Northridge California Mass Murderer Was Not Deported
Accused killer of four Ka Pasasouk (pictured in all his tatooed glory) is a double example of how government no longer protects public safety.
In the first place, Pasasouk has a long rap sheet of crimes including methamphetamine possession, unlawfully taking a vehicle, robbery and assault. Yet this clearly dangerous man had been released early from incarceration under a California law designed to ease crowding in state prisons. Governor Brown promised that the new policy of early release and moving prisoners to local jails would not endanger the public, but results prove otherwise.
Likewise concerning is how Pasasouk was not deported, but was released into American society because his home country, Laos, would not accept him.
There are thousands of cases where dangerous foreign criminals are released in this country because of a Supreme Court decision limiting the time a pre-deportation thug may be held to six months. One recent count is 8500. Congressman Ted Poe has written a bill to facilitate the deportation of foreign criminals by withholding visas, which has not yet passed. It would help if Hillary Clinton’s State Department were tougher on irresponsible nations, but that is unlikely.
The headline on the following story is unclear, to say the least, but the Supreme Court cause is explained midway.
Lack of Paperwork Prevented Deportation of Suspected Northridge Shooter NBC Los Angeles, December 7, 2012
The suspected shooter in a Northridge quadruple homicide, Ka Pasasouk, was ordered deported to his native Laos six years ago, but it fell through when needed travel documents could not be obtained, according to U.S. Immigration and Customs Enforcement (ICE).
Pasasouk has a history of felony convictions that date back at least as far as 2006. Since his most recent arrest in Las Vegas on Monday, Pasasouk has waived extradition and will be returned to Los Angeles to face murder charges in connection with four slayings outside a Northridge boarding house on Dec. 2.
In 2006, a federal immigration judge ordered Pasasouk deported “based upon his criminal history,” according to a statement issued by ICE,in response to an inquiry by NBC4. At the time, Pasasouk had been convicted for felony assault and second-degree robbery.
In 2008, after Pasasouk was released from California State Prison, ICE “took Pasasouk into custody, but was unable to obtain travel documents to facilitate his removal,” according to ICE.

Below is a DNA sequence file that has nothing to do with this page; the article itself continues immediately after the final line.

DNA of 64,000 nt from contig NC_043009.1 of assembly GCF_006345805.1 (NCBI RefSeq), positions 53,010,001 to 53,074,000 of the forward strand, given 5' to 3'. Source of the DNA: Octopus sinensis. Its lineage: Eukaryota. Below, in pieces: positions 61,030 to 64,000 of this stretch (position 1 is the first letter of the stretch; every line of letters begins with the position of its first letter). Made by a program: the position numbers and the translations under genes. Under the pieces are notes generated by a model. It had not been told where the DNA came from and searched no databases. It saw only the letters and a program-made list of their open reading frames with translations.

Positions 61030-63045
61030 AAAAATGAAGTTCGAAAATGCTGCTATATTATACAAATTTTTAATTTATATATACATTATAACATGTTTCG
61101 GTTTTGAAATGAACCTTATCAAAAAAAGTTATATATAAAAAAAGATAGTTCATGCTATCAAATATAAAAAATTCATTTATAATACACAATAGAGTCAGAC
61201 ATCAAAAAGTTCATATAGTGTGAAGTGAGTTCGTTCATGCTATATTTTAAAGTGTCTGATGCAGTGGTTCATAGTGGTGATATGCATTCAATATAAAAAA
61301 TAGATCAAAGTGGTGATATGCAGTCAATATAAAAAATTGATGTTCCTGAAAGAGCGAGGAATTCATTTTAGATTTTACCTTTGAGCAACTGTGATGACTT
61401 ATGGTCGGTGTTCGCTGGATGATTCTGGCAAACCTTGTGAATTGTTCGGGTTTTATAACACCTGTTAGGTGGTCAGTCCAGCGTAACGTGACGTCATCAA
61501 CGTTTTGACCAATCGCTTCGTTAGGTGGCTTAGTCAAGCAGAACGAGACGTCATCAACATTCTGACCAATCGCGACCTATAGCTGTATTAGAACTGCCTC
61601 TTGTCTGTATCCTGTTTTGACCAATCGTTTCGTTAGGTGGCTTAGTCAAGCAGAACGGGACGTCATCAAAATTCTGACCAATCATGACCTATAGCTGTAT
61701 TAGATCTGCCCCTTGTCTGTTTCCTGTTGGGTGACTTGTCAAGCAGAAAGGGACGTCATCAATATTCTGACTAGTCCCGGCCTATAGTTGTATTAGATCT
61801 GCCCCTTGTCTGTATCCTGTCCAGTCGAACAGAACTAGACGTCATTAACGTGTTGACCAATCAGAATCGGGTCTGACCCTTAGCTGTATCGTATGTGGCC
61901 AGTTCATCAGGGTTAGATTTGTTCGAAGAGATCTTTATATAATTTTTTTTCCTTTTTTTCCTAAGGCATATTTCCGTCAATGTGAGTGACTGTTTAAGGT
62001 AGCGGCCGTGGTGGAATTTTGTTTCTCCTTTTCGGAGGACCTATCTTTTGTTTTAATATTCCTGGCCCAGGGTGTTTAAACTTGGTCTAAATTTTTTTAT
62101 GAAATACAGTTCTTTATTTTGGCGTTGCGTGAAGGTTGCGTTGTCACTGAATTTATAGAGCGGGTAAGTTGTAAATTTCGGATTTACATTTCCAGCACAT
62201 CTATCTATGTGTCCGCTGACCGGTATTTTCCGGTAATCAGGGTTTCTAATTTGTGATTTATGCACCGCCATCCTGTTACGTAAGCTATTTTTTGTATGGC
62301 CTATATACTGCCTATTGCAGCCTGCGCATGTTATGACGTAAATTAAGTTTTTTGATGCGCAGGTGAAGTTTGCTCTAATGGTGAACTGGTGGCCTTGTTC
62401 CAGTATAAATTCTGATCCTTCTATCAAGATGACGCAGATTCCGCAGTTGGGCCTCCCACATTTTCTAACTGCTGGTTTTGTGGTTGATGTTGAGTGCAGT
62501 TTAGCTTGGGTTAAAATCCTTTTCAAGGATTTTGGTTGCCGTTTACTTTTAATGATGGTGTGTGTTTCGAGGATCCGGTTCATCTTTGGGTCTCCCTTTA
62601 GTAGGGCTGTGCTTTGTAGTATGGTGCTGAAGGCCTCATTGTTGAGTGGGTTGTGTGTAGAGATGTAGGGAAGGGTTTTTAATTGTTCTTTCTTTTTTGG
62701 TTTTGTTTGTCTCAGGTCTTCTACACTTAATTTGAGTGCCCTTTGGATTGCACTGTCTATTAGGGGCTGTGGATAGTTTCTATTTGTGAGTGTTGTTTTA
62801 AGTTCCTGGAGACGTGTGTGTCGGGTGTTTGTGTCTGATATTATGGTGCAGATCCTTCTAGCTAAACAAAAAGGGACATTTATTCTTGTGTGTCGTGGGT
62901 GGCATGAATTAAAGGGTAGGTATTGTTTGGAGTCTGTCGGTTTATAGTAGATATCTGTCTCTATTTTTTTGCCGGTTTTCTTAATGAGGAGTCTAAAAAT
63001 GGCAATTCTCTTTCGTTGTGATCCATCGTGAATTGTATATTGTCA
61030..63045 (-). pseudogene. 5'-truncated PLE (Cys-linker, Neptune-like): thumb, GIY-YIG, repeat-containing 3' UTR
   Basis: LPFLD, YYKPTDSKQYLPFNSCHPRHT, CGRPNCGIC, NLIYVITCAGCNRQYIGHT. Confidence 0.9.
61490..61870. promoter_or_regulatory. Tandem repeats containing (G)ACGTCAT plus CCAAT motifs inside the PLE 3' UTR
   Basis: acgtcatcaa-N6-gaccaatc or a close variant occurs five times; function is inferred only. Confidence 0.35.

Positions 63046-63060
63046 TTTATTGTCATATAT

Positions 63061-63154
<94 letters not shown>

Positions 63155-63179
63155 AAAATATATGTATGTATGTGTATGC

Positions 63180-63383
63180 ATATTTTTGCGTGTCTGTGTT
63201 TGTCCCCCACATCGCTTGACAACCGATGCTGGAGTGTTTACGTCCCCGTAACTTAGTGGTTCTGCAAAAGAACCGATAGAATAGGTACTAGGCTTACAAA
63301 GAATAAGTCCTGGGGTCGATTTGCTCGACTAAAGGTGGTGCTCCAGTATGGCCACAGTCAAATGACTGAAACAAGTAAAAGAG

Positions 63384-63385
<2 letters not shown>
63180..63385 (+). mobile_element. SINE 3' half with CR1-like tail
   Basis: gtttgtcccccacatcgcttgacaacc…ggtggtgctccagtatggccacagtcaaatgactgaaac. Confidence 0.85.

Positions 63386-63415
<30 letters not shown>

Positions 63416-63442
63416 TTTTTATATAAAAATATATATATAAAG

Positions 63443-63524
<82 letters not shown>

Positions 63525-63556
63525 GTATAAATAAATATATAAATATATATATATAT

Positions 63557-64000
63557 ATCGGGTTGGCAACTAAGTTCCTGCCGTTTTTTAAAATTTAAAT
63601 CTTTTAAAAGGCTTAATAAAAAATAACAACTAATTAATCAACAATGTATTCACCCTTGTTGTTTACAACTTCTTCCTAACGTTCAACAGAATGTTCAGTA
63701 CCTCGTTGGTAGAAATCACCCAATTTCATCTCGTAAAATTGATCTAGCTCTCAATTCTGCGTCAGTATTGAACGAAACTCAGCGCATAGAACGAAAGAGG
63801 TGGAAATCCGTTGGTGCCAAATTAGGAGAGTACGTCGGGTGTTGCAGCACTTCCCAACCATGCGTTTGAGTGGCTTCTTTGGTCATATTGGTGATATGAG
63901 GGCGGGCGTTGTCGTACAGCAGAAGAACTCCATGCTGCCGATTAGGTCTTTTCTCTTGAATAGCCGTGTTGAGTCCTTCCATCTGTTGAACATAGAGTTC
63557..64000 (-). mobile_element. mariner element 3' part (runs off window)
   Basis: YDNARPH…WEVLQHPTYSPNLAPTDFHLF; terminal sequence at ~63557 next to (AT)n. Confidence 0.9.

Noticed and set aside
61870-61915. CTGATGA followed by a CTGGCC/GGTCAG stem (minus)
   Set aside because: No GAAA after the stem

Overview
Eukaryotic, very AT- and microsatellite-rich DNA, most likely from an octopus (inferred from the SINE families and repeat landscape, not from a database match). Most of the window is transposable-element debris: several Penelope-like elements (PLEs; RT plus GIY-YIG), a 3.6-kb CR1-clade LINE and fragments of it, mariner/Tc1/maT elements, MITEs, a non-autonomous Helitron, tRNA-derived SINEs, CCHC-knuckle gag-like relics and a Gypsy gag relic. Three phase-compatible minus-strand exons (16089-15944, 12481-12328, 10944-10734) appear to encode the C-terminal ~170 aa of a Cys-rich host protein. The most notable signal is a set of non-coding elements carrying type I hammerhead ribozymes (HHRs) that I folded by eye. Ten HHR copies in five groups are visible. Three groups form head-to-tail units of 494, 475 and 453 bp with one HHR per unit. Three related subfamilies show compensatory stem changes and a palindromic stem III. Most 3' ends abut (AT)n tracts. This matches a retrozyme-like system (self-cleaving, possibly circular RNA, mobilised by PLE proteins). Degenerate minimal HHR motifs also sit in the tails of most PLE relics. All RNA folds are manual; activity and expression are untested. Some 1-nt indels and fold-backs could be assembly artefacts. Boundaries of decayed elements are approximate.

A Supreme Court ruling in the case of Zadvydas v. Davis in effect set a time limit of 180 days for deportation orders to be carried out. For Pasasouk, that meant his release.
Pasasouk was again sent to state prison in 2010 after conviction for “unlawful taking of a vehicle.” He was released this past January and placed under the supervision of the Los Angeles County Probation Department.
Pasasouk never reported to his probation officer, according to Reaver Bingham, Probation Deputy Chief.
In September, Pasasouk faced a charge of illegal possession of methamphetamines. The probation department report to the court recommended Pasasouk be returned to prison. But the District Attorney’s office negotiated an agreement whereby Pasasouk would plead no contest and be placed in a drug diversion program.
Judge Jessica Silvers approved the agreement, and Pasasouk was released, once again with the requirement he report to the probation department.
On Nov. 14, Judge Silvers issued a bench warrant for Pasasouk when he failed to appear on time to show proof of progress. He did appear later in the day, and the warrant was withdrawn.
Pasasouk still failed to report to his probation officer, and the department initiated the process to obtain a warrant. The paperwork was completed the day prior to the Northridge homicides, according to Bingham.
ICE never took Pasasouk back into custody “since the agency still had no reasonable expectation of being able to carry out the court-issued removal order,” according to ICE.
Deportation to Laos historically has been problematic, ICE contends. During fiscal year 2012, the federal government was able to obtain only one travel document from the Laotian government, ICE reported.